Just as an aside, it was this version of the show which famously gave us Fess Parker and his coon-skin cap as Davy Crockett, though what may come as a shock, considering the popularity of the protrayal on the one-time ubiquity of the “Ballad of Davy Crockett” theme song, is that there were only three episodes which featured the character during that 1955 run, which were followed by two more the next year. Yep, just fove episodes all together.
The show began on ABC, and remained there, though the name was eventually changed to Walt Disney Presents until 1961, when it moved to NBC. The reason for the move was simple: NBC, at that time, had the ability to broadcast in color, which ABC did not, and Disney wanted to take advantage of that.
Thus came the second retitling, as the show became Walt Disney’s Wonderful World of Color, the name it would retain until 1969 when it finally morphed into it’s most famous form, The Wonderful World of Disney, which it would retain until 1979 when it was retitled Disney’s Wonderful World. That was the name it would retain until 1981, when declining ratings finally compelled NBC to cancel the series.
This was not the end, however, as CBS then picked up the show for a two-year Saturday night run under the simple moniker Walt Disney. This iteration lasted until 1983, when then-company CEO E. Cardon Walker decided to cancel the show, not wanting it to compete with the just-beginning cable network known as The Disney Channel.
That’s right, folks. remember that never-in-Uncle-Walt’s-dreams network that I mentioned earlier? Yep, it had not only finally happened, but it also took away the main broadcast outlet for millions of Americans who either didn’t have cable (which, yes, at that point was not only a possibility, but a likelihood) or didn’t want to pay extra for the channel.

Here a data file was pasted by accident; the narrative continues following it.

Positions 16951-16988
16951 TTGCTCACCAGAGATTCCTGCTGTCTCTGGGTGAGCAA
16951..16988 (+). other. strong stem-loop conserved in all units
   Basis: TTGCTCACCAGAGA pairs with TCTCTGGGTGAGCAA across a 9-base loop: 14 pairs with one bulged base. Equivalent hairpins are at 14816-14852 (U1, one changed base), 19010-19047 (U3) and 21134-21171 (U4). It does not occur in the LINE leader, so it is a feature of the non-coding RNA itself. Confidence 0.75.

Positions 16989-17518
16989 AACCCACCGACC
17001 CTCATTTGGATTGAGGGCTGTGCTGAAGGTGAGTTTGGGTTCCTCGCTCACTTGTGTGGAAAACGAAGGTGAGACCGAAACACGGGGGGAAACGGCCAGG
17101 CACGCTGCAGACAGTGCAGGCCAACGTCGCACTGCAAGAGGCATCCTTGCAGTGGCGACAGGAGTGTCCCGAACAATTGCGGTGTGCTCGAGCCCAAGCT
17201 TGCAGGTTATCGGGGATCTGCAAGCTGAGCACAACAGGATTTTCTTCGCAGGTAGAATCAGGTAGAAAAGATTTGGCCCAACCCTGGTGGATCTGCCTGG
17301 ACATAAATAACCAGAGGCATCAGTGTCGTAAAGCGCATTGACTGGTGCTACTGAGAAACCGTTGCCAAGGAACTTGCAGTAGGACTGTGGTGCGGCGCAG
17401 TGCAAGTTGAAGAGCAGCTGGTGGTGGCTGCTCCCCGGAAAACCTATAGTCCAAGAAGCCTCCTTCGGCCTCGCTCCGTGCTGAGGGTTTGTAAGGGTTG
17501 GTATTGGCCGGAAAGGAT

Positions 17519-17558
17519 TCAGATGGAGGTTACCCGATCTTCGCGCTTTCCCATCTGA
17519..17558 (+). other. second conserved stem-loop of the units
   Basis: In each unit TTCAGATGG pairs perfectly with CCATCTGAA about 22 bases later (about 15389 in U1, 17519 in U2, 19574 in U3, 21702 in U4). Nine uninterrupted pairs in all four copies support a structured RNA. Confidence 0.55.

After that point, there were various revivals and formats for and attempts at Disney programming on the networks over the years, the first being a two-hour block on ABC entitled The Disney Sunday Movie. There were various iterations after that, most of them utilizing the Wonderful World of Disney title or some variation of it.
All of which brings us to today’s featured episode, for which I’ve chosen the first of the NBC color episodes, “An Adventure in Color”. Though, as noted above, this episode originally appeared with the series entitled Walt Disney’s Wonderful World of Color, this YouTube embed appears to be from a rebroadcast during the Wonderful World of Disney era. Of course, it really doesn’t matter what you call it, the show is a definitely entertaining look at how color is used in and the effect that it has on the animation process.
And also, just for the record, it also features the first appearance of Professor Ludwig von Drake, one of Donald Duck’s uncles, who also just happened to be the first Disney animated character created specifically for television.
So whether you are old enough to reminisce about the Disney Sunday night programming with me, or this is entirely new to you, I hope you’ll enjoy this little bit of Disney magic.